Good news for Mozambique, which finally hopes to breathe after reaching a principal agreement with some of its creditors to restructure a suffocating debt.
In 2016, Mozambique contracted a bond issue, in the form of Eurobonds worth $726.5 million, to be repaid by 2023 at the latest. This money should be used to repay a first debt contracted in 2013.
Just in 2017, Maputo reported its inability to repay interest worth $59.7 million as of January 18, 2017.
So what are the terms of the agreement in principle between Mozambique and its main creditors? To clear its debt, Mozambique may instead get more debt.
(a) It will issue a new, bigger loan: $900 million as against $726.5 million.
b) But the repayment term is extended by 10 years from 2023 to 2033.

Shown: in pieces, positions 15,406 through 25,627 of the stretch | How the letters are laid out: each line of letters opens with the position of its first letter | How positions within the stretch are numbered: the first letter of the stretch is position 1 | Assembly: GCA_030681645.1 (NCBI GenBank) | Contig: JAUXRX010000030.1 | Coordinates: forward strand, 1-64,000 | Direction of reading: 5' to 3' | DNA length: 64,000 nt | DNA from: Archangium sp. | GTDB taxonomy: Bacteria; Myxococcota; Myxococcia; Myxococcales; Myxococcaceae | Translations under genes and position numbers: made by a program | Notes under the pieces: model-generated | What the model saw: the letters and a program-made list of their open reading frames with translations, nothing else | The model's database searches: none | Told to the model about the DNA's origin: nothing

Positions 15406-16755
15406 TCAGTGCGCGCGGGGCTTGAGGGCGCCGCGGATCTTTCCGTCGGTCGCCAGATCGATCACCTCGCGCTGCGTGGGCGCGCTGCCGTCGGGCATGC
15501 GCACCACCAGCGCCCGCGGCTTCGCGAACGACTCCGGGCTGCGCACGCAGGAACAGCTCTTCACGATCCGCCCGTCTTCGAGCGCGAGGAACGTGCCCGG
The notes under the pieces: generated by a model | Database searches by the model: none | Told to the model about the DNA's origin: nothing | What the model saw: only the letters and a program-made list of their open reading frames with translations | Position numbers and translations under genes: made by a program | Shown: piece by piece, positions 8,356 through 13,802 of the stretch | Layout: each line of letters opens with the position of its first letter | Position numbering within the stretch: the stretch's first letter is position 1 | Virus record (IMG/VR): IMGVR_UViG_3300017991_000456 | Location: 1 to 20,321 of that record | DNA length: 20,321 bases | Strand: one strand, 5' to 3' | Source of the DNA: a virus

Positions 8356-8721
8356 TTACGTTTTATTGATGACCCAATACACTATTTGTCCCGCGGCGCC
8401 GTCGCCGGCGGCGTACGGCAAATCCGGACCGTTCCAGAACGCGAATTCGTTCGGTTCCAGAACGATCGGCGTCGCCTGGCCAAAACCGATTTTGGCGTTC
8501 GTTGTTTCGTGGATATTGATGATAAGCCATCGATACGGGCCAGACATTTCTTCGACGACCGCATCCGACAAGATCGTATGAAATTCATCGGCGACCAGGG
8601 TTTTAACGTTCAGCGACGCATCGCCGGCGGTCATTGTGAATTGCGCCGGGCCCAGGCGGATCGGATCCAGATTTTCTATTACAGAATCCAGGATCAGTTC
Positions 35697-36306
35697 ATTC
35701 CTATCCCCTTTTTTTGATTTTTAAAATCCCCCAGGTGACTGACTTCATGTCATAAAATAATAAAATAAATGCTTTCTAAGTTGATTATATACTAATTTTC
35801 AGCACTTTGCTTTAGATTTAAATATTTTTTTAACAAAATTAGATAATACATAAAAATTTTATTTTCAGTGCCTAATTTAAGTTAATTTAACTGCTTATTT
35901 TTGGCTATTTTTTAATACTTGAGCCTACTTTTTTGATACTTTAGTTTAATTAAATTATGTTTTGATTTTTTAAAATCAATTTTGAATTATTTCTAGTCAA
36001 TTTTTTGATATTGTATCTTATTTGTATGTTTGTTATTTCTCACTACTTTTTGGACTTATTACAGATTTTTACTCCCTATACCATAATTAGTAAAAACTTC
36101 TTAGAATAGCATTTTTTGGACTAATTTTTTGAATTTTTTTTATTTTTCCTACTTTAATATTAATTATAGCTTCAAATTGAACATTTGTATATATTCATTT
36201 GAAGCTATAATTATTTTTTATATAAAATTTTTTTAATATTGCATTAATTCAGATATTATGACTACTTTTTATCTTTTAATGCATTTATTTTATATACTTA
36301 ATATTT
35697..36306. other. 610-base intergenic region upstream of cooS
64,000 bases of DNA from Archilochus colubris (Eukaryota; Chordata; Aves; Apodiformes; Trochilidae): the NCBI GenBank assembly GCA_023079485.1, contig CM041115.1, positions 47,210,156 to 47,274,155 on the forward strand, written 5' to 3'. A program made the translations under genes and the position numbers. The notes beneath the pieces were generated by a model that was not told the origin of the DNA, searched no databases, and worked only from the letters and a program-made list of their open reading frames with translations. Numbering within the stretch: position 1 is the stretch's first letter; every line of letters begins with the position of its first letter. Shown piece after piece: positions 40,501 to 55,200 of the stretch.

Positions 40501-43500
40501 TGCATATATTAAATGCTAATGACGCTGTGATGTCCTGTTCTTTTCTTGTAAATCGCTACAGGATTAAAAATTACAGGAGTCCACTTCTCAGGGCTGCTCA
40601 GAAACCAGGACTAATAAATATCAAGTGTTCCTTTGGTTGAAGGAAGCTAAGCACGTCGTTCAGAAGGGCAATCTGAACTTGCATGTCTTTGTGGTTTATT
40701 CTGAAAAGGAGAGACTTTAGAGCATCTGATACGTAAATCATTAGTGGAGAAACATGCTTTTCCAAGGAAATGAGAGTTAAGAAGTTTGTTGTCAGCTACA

c) The interest rate decreases to 5.8% from 10.5%.
Mozambique finds its self in a vicious circle. In 2013 the country contracts via a state-owned company, an 850 million dollar eurobond, to finance the purchase of fishing boats, thanks to a state guarantee which had inflated invoices.
A back door move to also acquire 6 military patrol boats out of 20 boats ordered.
How have banks in Switzerland and Russia, among others, been lax and complacent in granting huge sums of money without worrying about the profitability of the project and the possibility of recovering their investment? Two years later, the question haunts the opposition members.
“I also think that the banks have their share of responsibility. I am talking about Credit Suisse and VTB, which give money to African governments, to corrupt regimes in Africa, without really trying to find out if this money is being used for the benefit of the people of these countries, to contribute to the projects of this country, or if this money is being used for illegal purposes, for the private purposes of these leaders, or for inconceivable purposes.” Ivone Soareso, leader of the parliamentary group of the opposition party Renamo in Mozambique.
The guarantee provided by the authorities at the time is clearly illegal.